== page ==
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187 posts

Master Geek


# 39364 13-Aug-2009 08:02
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http://www.geekzone.co.nz/content.asp?ContentId=8370

Yes! Get me off dialup please.
Thanks,
Bart

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970 posts

Ultimate Geek

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Vodafone

  # 245926 13-Aug-2009 09:08

0800 RURAL7 is your friend.

The issue of "commercially non-viable customers" is a huge one because the entire telco industry pays $60m (more or less) each year so Telecom can provide you with 14.4kbit/s or 9.6kbit/s (yes, kilobits).

Rather than subsidise that, we say a: there are cheaper ways of providing service than copper, b: there are better ways of providing service than copper (satellite and mobile being two examples), c: that's a lot of money for dial-up access especially when you tally up the amount paid since 2001 and d: if you're getting service from Telecom copper, Vodafone mobile, Telecom XT, Telecom CDMA (in some cases) and satellite, how the $#@% can you be described as "commercially non-viable" in the first place?

Cheers

Paul




Paul Brislen
Head of Corporate Communications
Vodafone

http://forum.vodafone.co.nz




187 posts

Master Geek


  # 245958 13-Aug-2009 10:36
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Thanks Paul, have called and left my details.
Can't wait...

 
 
 
 


16 posts

Geek


  # 245959 13-Aug-2009 10:37
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The satellite being used here is low on the NZ horizon and is not viewable in some areas. So you may still be on dial up depending on your location! There are other VSAT suppliers that can provide broadband services without this issue.

970 posts

Ultimate Geek

Trusted
Vodafone

  # 245962 13-Aug-2009 10:46

I'm not sure which satellite you're talking about magnet but the IPStar bird looks directly at New Zealand and provides coverage of damn near 100% (the odd giant tree not withstanding).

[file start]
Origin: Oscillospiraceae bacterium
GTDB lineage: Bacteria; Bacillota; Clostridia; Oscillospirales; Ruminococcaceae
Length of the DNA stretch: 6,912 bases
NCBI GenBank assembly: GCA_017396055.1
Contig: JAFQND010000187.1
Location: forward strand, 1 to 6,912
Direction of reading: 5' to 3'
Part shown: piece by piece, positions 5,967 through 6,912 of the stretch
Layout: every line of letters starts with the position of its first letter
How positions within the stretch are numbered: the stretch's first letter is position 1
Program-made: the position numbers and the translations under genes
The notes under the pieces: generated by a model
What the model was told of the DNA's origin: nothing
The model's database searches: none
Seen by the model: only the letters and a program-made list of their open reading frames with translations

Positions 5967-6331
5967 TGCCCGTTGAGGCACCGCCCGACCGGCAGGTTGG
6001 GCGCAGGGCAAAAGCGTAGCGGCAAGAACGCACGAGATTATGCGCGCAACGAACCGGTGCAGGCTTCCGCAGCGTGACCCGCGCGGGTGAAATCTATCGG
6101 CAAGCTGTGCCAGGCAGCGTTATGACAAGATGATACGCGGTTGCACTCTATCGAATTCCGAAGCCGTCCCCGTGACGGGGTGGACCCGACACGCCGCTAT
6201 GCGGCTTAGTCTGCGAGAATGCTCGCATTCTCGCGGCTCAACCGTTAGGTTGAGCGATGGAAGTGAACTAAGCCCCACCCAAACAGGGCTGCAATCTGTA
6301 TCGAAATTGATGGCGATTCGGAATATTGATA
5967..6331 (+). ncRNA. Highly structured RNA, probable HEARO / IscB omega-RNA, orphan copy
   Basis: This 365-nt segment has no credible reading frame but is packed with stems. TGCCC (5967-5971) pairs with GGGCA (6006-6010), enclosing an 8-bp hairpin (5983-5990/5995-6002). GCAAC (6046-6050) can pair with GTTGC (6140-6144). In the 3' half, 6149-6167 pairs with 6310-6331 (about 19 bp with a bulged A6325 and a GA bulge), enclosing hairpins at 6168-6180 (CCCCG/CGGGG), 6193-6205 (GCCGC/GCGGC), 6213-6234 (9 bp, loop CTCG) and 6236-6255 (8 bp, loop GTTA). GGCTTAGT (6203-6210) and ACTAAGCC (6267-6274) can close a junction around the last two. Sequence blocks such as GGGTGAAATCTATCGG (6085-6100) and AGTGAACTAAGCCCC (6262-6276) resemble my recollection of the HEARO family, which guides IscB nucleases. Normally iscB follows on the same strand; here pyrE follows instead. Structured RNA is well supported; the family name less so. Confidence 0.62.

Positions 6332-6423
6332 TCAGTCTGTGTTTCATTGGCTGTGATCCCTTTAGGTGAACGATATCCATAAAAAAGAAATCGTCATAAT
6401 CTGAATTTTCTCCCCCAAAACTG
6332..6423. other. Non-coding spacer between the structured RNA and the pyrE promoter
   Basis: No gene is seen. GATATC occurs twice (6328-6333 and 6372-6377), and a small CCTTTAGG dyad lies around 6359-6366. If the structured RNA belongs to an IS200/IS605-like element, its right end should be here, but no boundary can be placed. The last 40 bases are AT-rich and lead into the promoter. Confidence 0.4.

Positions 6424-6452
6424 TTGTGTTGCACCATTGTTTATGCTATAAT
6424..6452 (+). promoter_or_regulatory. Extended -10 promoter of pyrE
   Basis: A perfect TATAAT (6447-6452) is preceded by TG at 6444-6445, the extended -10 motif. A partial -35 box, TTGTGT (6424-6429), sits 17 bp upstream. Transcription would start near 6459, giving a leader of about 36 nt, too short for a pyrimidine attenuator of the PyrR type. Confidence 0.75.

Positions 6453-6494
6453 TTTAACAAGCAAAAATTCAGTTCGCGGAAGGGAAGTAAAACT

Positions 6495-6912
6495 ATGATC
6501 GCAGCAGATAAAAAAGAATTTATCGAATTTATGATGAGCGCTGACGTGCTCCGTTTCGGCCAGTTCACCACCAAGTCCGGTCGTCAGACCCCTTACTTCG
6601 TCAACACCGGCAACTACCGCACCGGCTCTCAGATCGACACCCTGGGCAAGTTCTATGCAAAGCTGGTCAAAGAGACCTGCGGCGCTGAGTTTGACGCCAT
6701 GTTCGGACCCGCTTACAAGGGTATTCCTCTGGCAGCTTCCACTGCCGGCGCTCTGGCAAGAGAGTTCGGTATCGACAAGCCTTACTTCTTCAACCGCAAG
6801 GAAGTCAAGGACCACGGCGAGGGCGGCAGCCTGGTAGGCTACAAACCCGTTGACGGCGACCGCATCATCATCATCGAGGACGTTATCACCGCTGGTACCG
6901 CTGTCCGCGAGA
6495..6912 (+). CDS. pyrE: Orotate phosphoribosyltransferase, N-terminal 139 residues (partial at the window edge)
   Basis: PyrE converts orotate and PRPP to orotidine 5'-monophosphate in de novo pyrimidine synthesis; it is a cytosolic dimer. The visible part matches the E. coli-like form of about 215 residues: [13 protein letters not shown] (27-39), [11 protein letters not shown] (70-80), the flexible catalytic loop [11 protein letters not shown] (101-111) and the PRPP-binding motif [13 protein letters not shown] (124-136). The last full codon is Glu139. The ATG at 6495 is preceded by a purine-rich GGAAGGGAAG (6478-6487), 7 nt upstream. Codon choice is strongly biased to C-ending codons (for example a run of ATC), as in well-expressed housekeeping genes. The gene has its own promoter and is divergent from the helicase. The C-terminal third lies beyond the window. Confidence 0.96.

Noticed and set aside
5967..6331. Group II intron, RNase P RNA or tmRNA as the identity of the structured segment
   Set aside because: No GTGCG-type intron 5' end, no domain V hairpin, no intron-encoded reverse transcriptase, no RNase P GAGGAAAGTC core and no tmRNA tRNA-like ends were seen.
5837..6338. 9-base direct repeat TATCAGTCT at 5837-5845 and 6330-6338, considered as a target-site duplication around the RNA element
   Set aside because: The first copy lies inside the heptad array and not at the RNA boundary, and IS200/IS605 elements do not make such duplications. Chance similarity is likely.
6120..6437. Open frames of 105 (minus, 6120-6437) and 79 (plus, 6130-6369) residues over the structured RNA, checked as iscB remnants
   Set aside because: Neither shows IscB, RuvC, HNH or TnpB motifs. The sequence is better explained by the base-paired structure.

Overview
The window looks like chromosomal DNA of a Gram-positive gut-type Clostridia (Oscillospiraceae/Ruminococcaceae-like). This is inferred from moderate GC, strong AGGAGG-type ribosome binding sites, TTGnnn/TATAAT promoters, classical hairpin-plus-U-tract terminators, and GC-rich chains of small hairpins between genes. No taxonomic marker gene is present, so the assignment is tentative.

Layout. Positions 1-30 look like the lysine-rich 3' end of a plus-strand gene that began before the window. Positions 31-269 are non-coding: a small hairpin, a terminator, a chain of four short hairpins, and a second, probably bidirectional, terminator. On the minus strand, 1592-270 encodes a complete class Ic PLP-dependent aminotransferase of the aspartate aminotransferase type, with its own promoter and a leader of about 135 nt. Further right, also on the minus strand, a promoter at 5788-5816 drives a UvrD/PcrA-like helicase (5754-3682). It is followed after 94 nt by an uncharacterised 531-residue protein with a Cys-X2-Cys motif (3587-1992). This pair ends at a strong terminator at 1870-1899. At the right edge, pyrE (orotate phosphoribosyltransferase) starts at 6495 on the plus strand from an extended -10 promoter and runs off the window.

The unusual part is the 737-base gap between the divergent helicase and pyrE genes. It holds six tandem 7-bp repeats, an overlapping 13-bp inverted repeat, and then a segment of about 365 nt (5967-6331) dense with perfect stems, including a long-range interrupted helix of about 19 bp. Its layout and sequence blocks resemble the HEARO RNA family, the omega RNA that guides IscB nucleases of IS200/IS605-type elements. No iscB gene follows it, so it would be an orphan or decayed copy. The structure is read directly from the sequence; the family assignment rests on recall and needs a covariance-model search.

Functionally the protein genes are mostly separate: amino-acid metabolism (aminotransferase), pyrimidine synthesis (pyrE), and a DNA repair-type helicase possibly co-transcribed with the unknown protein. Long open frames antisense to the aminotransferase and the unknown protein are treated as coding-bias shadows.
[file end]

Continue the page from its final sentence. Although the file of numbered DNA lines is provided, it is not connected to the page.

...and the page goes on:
Farmside doesn't do dial-up speeds at all.

cheers

Paul




Paul Brislen
Head of Corporate Communications
Vodafone

http://forum.vodafone.co.nz


360 posts

Ultimate Geek


  # 246301 13-Aug-2009 21:42
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where abouts in the country do you live?
if you are in NP you could try primowireless but has a limited range




Hu? did i do that?
16Mb (EDO RAM), K6-II processor, 2Mb of onboard graphics. 32k dial up modem. 12 speed CD ROM. 5¼-inch floppy drive. 500Mb HDD.



187 posts

Master Geek


  # 246309 13-Aug-2009 21:54
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30km NE of Wanganui, in a tree lined valley with water-logged phonelines and zero cellphone reception...
I have heard that the IPStar sattelite may be too low on the horizon for us but will wait and see what happens.

1863 posts

Uber Geek
+1 received by user: 36

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  # 246599 14-Aug-2009 14:59
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Doesn't satellite internet have really high latency? Like 1000 to 2000 ms?

 
 
 
 


360 posts

Ultimate Geek


  # 247313 16-Aug-2009 19:16
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simon14: Doesn't satellite internet have really high latency? Like 1000 to 2000 ms?


anything has to be better than dial up

the only thing i have come accross with the ipstar/farmside is some secure sites eg internet banking does not work stright off the bat you may have to get the farmside tech to tinker with it. just make sure he/she tests internet banking sites while they are there setting it up